BOSTON -- With a towering shot that arced high into the Boston night and crashed into the seats atop Fenway Park's Green Monster, Jose Bautista rewrote the Blue Jays' record book on Friday night.
Bautista belted his 48th home run of his magical season in the sixth inning of an 11-9 victory over the Red Sox, eclipsing George Bell's single-season franchise record. Bell's record of 47 blasts in a single campaign stood alone since 1987 and was equaled by Bautista on Wednesday in Baltimore.
That evening, Bautista received a phone call from Bell.
"I actually talked to him two nights ago," Bautista said after Friday's win at Fenway. "He's doing good. He's in the Dominican. He's very proud of me and he seemed happy. I talked to him and everything went well. Maybe I'll talk to him again tonight."
Bautista, born in Santo Domingo, and Bell, a native of San Pedro de Macoris in the Dominican Republic, have talked off and on since the Blue Jays outfielder joined the professional ranks in 2001. Bell took an interest in Bautista's career and met with him this past winter in their home country to offer hitting advice.
At that point in time, Bautista was preparing for a season as Toronto's leadoff man -- unsure of what this year would bring. No one, let alone Bautista, could have predicted the relentless power surge he was about to enjoy for the Blue Jays. He quickly found a home in the heart of the lineup and has not looked back.
With 15 games still left on the regular-season schedule, Bautista can already claim the most powerful campaign in team history.
"Jose, wow, man," manager Cito Gaston said. "It couldn't happen to a nicer person, as far as a player and teammate. I'm proud to be here to see it."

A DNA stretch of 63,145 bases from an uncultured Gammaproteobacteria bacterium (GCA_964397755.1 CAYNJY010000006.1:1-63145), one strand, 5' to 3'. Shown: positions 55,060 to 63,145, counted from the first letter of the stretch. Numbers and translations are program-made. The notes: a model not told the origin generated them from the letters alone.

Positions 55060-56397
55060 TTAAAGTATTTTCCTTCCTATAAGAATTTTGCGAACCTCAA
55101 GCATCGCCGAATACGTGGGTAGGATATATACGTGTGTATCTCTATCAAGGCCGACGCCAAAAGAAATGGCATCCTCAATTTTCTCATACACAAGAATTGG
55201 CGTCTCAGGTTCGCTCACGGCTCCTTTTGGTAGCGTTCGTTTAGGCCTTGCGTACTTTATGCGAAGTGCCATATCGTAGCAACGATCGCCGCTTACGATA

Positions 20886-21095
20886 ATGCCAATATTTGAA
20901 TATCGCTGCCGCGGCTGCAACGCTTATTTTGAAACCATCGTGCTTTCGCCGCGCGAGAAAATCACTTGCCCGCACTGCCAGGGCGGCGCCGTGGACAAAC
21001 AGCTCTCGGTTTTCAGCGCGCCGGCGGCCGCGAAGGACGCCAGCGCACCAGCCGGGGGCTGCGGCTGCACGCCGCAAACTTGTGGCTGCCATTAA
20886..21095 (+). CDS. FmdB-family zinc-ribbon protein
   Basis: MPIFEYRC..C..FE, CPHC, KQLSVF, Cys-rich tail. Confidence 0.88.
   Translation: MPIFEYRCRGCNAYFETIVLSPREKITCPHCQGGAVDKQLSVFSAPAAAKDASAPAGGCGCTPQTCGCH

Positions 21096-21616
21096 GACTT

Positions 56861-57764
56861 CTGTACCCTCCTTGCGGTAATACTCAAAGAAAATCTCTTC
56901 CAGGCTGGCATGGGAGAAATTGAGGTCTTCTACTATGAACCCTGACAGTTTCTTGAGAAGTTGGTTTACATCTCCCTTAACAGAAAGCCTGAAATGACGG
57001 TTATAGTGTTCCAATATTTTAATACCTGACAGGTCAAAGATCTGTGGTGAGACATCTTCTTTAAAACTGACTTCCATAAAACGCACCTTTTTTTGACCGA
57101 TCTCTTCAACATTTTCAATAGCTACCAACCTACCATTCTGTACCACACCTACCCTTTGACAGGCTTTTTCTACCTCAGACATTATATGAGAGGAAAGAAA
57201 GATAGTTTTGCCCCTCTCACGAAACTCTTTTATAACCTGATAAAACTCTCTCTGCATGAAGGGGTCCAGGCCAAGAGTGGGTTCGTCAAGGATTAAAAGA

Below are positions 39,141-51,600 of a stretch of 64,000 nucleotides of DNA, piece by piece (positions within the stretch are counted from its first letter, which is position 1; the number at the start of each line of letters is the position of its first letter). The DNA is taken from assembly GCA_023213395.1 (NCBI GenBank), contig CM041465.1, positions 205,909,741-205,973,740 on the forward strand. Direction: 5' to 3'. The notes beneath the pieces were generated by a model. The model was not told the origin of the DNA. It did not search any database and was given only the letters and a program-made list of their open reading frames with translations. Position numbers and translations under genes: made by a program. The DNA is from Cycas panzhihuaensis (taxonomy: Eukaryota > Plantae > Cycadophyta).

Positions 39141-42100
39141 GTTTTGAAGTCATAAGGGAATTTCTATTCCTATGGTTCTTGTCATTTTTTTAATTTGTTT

Bautista is proud to have his name linked to Bell's.
"He had a great career," Bautista said. "He played great for the Blue Jays and for Canada. To be able to keep it amongst Dominicans I guess is something that's pretty cool."
Bautista, who leads the Major Leagues in long balls this season, gave Toronto a 10-2 advantage with his milestone shot. Boston reliever Michael Bowden became Bautista's latest victim, watching a 3-2 pitch sail deep to left field for a two-run home run.
With that swing -- the type of violent hack that has become Bautista's signature throughout this season -- he also established a club record with 24 home runs in the second half. The previous mark of 23 after the All-Star break was set by Jose Cruz Jr. in 2001 and matched by Carlos Delgado in 1999.
That feat hardly touches setting the single-season club record, though.
"You think about it a little bit after it happens," Bautista said, "but you've got to try to get ready for the next at-bat as well. You let it go after a couple minutes, but I am enjoying what's happening. I'm just glad I'm doing well for the team."
Bautista, whose previous career best was 16 homers for the Pirates in 2006, did not enter this season with Bell's club mark in his sights. In fact, Bautista said that he avoided setting any offensive targets before the year began.
"I was trying not to think about hitting home runs," he said. "I didn't set a goal and I'm glad I didn't."
Things have changed, though.
Bautista now has a lofty goal within reach.
With two more home runs, Bautista would join the 50 home run club. Considering the wealth of sluggers the Blue Jays have had over the years, Gaston said prior to Friday's game that he was somewhat surprised no one has reached that milestone in Toronto's history.
"The only guy that I'm surprised never hit 50 is probably Carlos," said Gaston, referring to Delgado, who hit a career-high 44 homers in 1999 for the Jays. "Carlos knows how to hit. Carlos is a very intelligent kid and he knew what he was doing up there all the time. He really did."
Bautista has a realistic shot at becoming the first player to reach the half-century plateau. He also knows that he will likely be faced with daily questions about possibly accomplishing that feat, especially now that Bell's club record is in the past.
"We'll change the subject," Bautista said with a smile. "But I'll take the questions as long as I keep doing what I'm doing."